Letter: Uncap private sponsorship of refugees from Israel

Far from Home

CPJ wrote to John McCallum, Minister of Immigration, Refugees and Citizenship, asking that the federal government uncap the number of refugees from Israel that can be privately sponsored to Canada. The cap is currently set at 350 places per year. Today, about 42,000 African refugees and asylum seekers are living in Israel, mainly from Eritrea and Sudan. Instead of detention and deportation, many of these refugees could be sponsored to come to Canada.

Letter

July 2016

Re: Private Sponsorship of Refugees in Israel to Canada

Dear Mr. McCallum,

Citizens for Public Justice (CPJ) writes today to ask that you uncap the number of refugees from Israel that can be privately sponsored to Canada.

CPJ promotes public justice in Canada by shaping key public policy debates through research and analysis, publishing and public dialogue. CPJ encourages citizens, leaders in society and governments to support policies and practices which reflect God’s call for love, justice and environmental flourishing.

Today, about 42,000 African refugees and asylum seekers are living in Israel, mainly from Eritrea and Sudan. Israel’s policies of detention and deportation combined with the lack of stable legal status and restricted access to economic and social rights means that these individuals are living in constant fear and uncertainty without safety and security.

Until last year, the uncapped Sponsorship Agreement Holder (SAH) private sponsorship to Canada gave many refugees in Israel the option of having a safe and secure future in Canada. However, the capping of private sponsorship to 350 places per year for Israel has severely limited this option. Hundreds of Canadians that are interested in sponsoring refugees from Israel have been told by SAHs to return in 2018, as the waiting lists of interested applicants far exceeds the number of places. We are writing to ask that you return to the previous system by uncapping the number of refugees who can be sponsored from Israel.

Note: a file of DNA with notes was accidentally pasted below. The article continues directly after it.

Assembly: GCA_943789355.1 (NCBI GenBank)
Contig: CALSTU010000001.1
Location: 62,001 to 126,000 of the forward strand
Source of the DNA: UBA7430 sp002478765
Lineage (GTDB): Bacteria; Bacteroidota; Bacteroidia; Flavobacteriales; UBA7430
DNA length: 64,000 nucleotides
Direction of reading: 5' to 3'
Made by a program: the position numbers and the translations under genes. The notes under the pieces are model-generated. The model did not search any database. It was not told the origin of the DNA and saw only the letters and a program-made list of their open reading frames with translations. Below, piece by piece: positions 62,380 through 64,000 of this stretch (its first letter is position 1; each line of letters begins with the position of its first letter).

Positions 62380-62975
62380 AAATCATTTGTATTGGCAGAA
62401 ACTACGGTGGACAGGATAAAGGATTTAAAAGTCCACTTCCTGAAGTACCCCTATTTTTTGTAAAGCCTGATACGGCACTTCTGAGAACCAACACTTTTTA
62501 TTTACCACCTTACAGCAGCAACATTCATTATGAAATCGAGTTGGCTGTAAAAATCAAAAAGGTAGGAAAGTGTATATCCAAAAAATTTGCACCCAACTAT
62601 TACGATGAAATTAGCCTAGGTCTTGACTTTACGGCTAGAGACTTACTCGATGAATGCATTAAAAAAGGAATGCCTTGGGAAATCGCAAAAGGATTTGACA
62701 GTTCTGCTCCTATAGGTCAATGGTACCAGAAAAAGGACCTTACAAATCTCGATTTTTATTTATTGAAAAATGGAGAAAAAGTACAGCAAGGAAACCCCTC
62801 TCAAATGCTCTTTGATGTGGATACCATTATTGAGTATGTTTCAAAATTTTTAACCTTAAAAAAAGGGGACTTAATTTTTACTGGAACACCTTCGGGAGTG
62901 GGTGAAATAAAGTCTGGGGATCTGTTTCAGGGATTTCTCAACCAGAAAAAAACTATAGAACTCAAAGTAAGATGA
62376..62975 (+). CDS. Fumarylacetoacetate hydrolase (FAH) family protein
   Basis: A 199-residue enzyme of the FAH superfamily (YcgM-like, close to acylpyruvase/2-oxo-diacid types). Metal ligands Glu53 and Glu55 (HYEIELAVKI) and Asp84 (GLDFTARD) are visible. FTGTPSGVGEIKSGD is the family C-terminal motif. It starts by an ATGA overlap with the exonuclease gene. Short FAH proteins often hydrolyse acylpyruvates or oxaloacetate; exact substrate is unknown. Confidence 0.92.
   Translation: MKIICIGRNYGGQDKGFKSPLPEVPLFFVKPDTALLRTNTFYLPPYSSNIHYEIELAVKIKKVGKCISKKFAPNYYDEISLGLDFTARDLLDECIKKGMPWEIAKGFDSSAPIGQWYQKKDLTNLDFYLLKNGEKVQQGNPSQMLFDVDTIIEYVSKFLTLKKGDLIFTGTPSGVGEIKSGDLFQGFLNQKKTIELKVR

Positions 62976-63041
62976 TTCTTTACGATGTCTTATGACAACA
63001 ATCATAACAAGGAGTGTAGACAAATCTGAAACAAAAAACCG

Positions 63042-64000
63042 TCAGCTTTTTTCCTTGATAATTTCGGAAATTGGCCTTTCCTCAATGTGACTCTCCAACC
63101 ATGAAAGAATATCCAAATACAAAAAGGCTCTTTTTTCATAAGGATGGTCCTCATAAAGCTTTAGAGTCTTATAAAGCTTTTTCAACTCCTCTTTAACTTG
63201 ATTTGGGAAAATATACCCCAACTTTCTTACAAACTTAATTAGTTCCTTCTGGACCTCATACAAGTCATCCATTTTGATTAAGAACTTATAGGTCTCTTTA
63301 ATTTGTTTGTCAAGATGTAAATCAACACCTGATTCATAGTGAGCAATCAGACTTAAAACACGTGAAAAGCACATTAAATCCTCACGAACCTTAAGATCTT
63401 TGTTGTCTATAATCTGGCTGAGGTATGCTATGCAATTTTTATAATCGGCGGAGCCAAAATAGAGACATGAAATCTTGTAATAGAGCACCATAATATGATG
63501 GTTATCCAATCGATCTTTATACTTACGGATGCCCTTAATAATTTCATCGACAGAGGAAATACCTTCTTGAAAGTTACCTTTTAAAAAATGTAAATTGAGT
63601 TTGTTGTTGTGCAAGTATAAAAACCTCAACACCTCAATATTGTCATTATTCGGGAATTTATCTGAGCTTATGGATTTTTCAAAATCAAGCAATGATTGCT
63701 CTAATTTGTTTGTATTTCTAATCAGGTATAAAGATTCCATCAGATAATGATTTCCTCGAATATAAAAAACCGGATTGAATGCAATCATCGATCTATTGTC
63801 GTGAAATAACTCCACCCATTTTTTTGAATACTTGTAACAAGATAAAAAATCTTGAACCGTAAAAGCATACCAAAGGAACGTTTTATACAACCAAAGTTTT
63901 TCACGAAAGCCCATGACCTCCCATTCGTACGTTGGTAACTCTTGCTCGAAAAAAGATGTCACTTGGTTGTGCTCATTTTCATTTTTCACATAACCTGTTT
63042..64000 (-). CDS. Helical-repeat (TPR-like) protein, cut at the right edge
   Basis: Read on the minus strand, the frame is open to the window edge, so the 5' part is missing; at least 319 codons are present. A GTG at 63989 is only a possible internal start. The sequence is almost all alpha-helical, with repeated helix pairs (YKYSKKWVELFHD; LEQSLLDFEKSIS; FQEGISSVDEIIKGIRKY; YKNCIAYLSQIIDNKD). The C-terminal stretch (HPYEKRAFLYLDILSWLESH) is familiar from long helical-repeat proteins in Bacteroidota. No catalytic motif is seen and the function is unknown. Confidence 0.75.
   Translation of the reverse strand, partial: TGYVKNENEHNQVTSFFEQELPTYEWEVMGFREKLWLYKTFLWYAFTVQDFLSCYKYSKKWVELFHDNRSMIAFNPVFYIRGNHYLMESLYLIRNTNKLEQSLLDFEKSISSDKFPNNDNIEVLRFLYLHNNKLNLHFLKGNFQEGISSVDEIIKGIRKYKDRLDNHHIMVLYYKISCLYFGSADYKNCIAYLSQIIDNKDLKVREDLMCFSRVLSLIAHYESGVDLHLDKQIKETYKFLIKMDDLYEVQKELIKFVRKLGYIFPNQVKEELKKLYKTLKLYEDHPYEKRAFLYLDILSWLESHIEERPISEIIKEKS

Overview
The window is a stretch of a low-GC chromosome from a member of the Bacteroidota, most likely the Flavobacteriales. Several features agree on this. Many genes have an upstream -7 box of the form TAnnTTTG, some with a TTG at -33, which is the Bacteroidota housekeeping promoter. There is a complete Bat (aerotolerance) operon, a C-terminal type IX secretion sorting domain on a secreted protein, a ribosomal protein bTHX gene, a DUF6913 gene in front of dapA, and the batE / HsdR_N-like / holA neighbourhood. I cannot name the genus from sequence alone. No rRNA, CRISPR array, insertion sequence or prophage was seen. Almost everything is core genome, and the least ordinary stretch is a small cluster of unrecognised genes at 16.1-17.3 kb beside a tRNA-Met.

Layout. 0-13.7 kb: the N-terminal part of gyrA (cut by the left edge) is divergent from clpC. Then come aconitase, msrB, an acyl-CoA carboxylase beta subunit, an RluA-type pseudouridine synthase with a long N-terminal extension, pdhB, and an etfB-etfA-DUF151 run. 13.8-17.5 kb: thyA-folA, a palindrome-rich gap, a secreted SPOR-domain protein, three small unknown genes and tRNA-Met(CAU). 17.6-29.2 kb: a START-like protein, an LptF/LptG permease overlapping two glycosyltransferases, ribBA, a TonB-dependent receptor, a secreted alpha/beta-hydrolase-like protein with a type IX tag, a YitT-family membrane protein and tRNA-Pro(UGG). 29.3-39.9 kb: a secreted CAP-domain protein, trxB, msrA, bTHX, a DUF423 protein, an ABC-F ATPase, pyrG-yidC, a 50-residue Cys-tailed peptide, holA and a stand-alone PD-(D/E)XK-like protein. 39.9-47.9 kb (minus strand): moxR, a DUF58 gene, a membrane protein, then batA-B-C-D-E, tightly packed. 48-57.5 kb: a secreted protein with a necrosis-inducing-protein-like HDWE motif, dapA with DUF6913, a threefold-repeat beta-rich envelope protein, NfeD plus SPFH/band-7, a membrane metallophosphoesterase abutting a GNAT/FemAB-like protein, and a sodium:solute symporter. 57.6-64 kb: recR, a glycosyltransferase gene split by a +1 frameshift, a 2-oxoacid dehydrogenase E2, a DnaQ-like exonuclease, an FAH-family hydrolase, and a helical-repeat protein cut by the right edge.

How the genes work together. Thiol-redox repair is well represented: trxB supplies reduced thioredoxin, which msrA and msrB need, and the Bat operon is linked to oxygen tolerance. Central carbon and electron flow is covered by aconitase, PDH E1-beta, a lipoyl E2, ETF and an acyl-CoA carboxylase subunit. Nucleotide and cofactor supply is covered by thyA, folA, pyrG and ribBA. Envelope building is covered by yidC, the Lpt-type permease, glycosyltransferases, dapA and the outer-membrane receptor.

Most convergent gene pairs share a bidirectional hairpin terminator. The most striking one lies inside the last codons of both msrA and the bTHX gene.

The decision to cap the number for Israel comes at a time when Israel’s policies towards African refugees have significantly deteriorated. While Israel has implemented policies of prolonged detention since 2012, over the last two years, Israeli authorities have been using detention to encourage refugee detainees to “consent” to “voluntary” deportation, either to their home or third countries such as Uganda and Rwanda. Israel has completed secret agreements with Uganda and Rwanda, reportedly selling weapons and providing money in return for the commitment to take in refugees from Israel.

UNHCR, Amnesty International and Human Rights Watch all believe that under an ultimatum of prison, consent to be deported can never be considered voluntary. Research conducted by these organizations includes interviews with returnees, who report widespread harassment and violence upon arrival to such third countries. These countries act as stepping stones as refugees continue dangerous journeys seeking safety in Europe or elsewhere. According to the Israeli Ministry of Interior, over 10,000 individuals have been deported under this policy.

Instead of detention and deportation, many of these refugees could be privately sponsored to Canada. Eritreans in Israel have a strong network in Canada, both of family and friends who are now residents and citizens of Canada. Other potential sponsors are Canadians who are aware of the plight of refugees in Israel. Allowing such individuals to work with SAHs to sponsor refugees in Israel in larger numbers, without a cap, would provide hope and a chance for a safe and productive future for hundreds of people.

We thank you very much for your time and consideration of this matter and look forward to your reply.

Sincerely,

Rev. James C. Dekker
Chairman of the Board

Joe Gunn
E
xecutive Director

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